Like many people, I have been following the ongoing GOP presidential campaigns with increasing levels of amusement, horror and amazement. Mostly I’m amused by how gullible people seem to be (accepting statements as truth regardless of whether they are factual or even logical), horrified by the rampant sexism, homophobia and jingoism that abounds in the GOP’s rhetoric, and amazed at how the current administration is under attack for things it has not done. But of course this emotional roller coaster is par for the course with media election coverage, even if the past few months seem to have taken things up a notch.
But I was very struck by something said by Mitt Romney recently: that President Obama is trying to convert the country to a “new” religion: the religion of secularism. And that this desire to establish secularism as a religion is related to President Obama’s passing the Affordable Care Act which requires employers to provide preventive health care services, including birth control.
Okay, let’s leave aside the fact that Romney, being a Mormon, should not be throwing stones at alternative religious paths. Despite how well he’s performing in the primaries, I’d have to chalk that up to the scary qualities of his running mates and not any redeeming qualities he possesses. He must know he has a “religion problem” and is trying to abate it by going after President Obama, who is an avowed Christian (when he’s not busy being a secret Muslim).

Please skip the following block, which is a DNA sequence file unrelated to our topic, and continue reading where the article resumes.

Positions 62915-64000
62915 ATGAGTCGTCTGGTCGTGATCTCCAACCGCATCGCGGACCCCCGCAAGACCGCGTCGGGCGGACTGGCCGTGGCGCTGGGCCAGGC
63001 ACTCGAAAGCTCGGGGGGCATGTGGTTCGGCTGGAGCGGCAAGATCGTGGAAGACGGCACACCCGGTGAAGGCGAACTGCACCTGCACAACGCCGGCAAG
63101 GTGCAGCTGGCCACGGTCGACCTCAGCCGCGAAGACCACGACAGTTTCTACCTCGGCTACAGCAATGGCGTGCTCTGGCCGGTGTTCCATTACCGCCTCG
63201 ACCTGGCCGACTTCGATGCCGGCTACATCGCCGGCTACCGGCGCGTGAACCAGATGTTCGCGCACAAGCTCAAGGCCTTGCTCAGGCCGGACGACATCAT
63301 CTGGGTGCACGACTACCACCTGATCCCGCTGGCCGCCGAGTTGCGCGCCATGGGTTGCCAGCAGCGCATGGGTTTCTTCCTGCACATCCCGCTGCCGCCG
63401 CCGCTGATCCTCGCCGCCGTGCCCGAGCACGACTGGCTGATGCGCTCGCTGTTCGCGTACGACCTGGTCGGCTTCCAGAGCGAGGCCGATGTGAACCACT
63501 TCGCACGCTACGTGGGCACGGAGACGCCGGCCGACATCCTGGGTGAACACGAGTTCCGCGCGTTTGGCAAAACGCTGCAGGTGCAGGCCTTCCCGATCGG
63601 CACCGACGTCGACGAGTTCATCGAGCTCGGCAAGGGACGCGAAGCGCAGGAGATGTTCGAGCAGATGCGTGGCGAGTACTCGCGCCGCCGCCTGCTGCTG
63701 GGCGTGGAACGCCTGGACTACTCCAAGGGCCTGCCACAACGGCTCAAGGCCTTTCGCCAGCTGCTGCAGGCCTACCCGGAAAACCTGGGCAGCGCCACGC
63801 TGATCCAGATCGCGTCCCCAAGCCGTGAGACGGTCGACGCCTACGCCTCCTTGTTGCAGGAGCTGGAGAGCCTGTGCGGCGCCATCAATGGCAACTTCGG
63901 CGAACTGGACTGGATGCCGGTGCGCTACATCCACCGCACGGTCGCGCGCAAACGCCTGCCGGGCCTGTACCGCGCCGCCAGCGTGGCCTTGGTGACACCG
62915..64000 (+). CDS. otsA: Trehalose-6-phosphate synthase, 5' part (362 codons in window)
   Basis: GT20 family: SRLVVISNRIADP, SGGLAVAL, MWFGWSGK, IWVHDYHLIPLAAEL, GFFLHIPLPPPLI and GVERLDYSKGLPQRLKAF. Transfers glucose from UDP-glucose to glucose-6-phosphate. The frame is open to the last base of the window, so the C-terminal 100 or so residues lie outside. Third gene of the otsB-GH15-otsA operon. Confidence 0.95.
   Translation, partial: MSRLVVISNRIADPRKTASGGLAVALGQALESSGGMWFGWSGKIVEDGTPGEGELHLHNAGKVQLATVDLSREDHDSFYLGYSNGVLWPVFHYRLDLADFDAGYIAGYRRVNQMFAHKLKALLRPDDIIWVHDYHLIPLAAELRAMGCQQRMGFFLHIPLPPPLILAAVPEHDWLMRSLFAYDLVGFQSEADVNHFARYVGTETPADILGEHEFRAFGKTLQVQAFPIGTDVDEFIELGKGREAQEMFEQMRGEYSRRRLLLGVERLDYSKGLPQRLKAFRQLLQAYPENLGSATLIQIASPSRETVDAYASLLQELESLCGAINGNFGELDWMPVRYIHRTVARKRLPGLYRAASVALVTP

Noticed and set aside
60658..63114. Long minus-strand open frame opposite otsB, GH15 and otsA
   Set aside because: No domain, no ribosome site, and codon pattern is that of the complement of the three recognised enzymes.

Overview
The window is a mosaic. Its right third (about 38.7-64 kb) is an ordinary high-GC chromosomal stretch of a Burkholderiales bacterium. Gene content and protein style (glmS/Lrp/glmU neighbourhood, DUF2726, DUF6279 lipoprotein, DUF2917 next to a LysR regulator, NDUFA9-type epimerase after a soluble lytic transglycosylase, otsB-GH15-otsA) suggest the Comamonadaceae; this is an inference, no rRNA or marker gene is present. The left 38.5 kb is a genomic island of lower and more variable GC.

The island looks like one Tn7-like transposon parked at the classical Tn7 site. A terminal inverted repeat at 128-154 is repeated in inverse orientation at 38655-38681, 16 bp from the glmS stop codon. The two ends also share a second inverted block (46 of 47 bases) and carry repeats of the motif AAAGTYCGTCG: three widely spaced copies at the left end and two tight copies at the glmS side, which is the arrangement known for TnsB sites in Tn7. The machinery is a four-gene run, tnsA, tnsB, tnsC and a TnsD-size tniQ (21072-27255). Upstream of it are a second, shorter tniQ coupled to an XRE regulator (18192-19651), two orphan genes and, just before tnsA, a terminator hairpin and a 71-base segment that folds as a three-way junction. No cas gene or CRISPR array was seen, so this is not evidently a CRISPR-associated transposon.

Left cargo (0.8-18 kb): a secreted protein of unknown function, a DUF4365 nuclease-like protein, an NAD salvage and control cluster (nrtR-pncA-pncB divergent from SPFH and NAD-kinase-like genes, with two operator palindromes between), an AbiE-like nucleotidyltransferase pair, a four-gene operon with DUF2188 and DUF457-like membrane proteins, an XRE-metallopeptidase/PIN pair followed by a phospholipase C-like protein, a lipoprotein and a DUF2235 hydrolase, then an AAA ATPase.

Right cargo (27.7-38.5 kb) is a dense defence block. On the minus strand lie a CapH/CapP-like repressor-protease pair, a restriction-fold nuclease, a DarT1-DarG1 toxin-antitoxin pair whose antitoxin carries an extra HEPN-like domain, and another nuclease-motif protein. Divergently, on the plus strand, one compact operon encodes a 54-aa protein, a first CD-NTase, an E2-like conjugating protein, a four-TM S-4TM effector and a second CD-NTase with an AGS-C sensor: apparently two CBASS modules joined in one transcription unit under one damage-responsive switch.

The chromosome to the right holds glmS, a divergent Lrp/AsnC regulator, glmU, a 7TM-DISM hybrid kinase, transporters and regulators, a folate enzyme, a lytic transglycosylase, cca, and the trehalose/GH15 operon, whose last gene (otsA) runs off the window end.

What’s more, the notion that President Obama has some kind of religious agenda is simply laughable in the wake of all the hyperbolic morality spewing from the lips of people like Rick Santorum, who seems to think the Bible explicitly states that gay marriage is wrong (it doesn’t) and that it insists using birth control is somehow tantamount to child murder (it doesn’t, and it’s not).
Look, if you’re going to say things, at least show some attempt to use your words appropriately. Secularism means an absence of religion, or a skeptical attitude towards religion, it is certainly not in and of itself a religion. And accusing the President of establishing a “religion” that doesn’t support religious views, looks mighty desperate. I keep waiting for the Mormon thing to become a problem. We’ll see.